I, Robot?

by | Aug 12, 2013 | Métro, Boulot, Dodo | 2 comments

I wouldn't mind teaching this robot to love.

I wouldn’t mind teaching this robot to love.

Last night I watched Ridley Scott’s latest science fiction film Prometheus, unsure what to expect considering the fact that I’ve never seen any of the Alien films. While I enjoyed the film for the most part, I was mostly intrigued and fascinated by one character: David, the cold and calculating yet charismatic android. I’m not sure whether it was Michael Fassbender’s excellent acting (and handsome face) or the premise of a humanoid robot living and serving humans, but David’s complicated characterization and motivations carried the film for me. And it got me started thinking about the intersection between man and machine.

Every day human technology expands further into our everyday lives. Newer tech like Google Glass and Oculus Rift promise a future of immersive virtual reality while advances in artificial intelligence and robotics presage a future in which machines walk among us. Slowly but surely, the gap is narrowing between where our bodies end and technology begins. So it makes sense that anxiety about the consequences of this synthesis between man and machine manifests in our media.

Matt Damon, part machine in Elysium

Matt Damon, part machine in Elysium

The last time I saw a movie in theaters (I think it was Man of Steel) I was amazed by this common thread running through many of the previews: Pacific Rim, in which humans join minds with massive robot warriors to battle an alien invasion; Ender’s Game, where a young boy interacts with a virtual game interface in order to wage a war for mankind; Elysium, in which Matt Damon’s character becomes fused with a robotic exoskeleton that gives him superhuman strength. In each preview, the theme was clear–can humans maintain their humanity when their bodies and minds become fused with machines?

This is hardly a new topic for film (Ridley Scott’s seminal science fiction masterpiece Bladerunner examined this very theme), but the rate of movies and TV shows exploring the consequences of man-machine synthesis has definitely increased in recent years. Battlestar Galactica thoroughly explored this theme throughout its four season run. In Battlestar, the thing that makes the “skin-job” Cylons so terrifying is that they are physically indistinguishable from humans, unlike their “toaster” counterparts, who are obviously non-human robots. Thus, the question arises: what actually makes a human, well, human? When an android walks, talks, thinks and feels like a human, is it human or machine? What is the difference, really? Is there some indefinable spark, some kind of soul, that separates man from machine?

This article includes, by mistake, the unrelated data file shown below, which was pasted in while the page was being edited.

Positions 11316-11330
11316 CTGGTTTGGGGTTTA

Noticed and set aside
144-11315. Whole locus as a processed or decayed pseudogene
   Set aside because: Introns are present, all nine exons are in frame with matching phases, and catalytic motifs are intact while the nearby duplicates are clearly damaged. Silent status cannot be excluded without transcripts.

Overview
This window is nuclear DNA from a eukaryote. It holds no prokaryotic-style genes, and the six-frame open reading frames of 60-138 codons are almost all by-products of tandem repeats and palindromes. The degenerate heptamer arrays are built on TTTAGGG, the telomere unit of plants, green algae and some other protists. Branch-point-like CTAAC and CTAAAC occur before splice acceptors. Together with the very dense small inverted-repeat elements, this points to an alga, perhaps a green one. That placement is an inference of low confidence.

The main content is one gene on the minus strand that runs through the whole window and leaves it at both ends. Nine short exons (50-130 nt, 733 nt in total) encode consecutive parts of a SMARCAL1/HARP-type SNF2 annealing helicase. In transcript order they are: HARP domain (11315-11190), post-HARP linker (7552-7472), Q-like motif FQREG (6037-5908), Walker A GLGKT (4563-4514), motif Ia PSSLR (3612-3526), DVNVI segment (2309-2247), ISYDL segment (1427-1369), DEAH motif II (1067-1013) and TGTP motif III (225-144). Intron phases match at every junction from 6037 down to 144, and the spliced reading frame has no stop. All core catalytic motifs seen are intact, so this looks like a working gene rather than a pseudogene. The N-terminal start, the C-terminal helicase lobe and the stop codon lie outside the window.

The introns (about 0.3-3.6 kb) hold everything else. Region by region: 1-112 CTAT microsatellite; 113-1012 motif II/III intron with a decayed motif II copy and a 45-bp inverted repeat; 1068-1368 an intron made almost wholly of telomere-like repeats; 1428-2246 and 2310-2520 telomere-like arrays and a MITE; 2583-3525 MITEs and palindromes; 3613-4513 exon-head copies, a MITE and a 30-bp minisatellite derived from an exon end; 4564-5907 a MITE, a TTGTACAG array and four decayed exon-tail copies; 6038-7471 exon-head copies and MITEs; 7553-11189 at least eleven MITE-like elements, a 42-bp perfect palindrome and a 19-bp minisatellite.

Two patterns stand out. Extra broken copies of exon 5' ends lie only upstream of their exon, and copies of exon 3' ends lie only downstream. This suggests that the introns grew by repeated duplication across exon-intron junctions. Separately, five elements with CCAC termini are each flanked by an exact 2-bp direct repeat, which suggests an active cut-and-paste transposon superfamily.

You will be deleted.

You will be deleted.

Doctor Who often addresses this question as well. Both the Daleks and the Cybermen, two of the Doctor’s recurring nemeses, exist at the crossroads between the biological and the mechanical. The Daleks were once alien creatures of biological origin, but they were engineered to feel no emotion save hate for all species other than Dalek. Now, they travel the universe plugged into their mechanical exoskeletons, exterminating all who stand in their way. Similarly, the Cybermen were once humans whose brains were removed from their bodies and implanted in robotic bodies. They see the synthesis of human brain with technology to be the ultimate destiny for humanity. In both of these cases, when biology marries technology, the result is a loss of humanity, and ultimately, death.

In all of these cases, the central anxiety about the synthesis between man and machine is this: does technology separate man from his humanity? And, if so, what defines that humanity in the first place? Emotions like compassion, love, mercy, pity–these are the hallmarks of humanity. But is there something else, too, some inexplicable quintessence of humanity that human-machine hybrids can never encapsulate?

I think that we should spend less time worrying about the ways technology makes us less human and focus instead on the ways in which we can bring our innate humanity to the technology we create. Because anything we create is, at the end of the day, a reflection of who we are as a species. And we get to choose what that is, because we are the architects of our characters as well as our destinies.

What are your thoughts on the synthesis of man and machine? Do you have a favorite fictional android or cyborg? Leave your thoughts in the comment section below!


  1. Emmie Mears

    Erm…I just read a really awkward and frankly, disturbing article about a robot programmed to love that went too far. I think I’d be quite happy to leave human emotions to the humans. We’re pretty bad at them as it is — I’ve seen Terminator way too many times.

    Favorite androids? C3PO and R2D2 of course! Also, I love Arnold in T2…

    Here’s the creepy article…


  2. Lyra Selene

    I read that article too, but I’m not entirely sure that it’s not fictional. More research is in order.

    But yes. There are elements of human-machine synthesis that make me uneasy. But part of me feels like the transition to a more technological way of living is inevitable–the question is how we as creators approach the process of creation.

    Thanks, as always, for stopping by!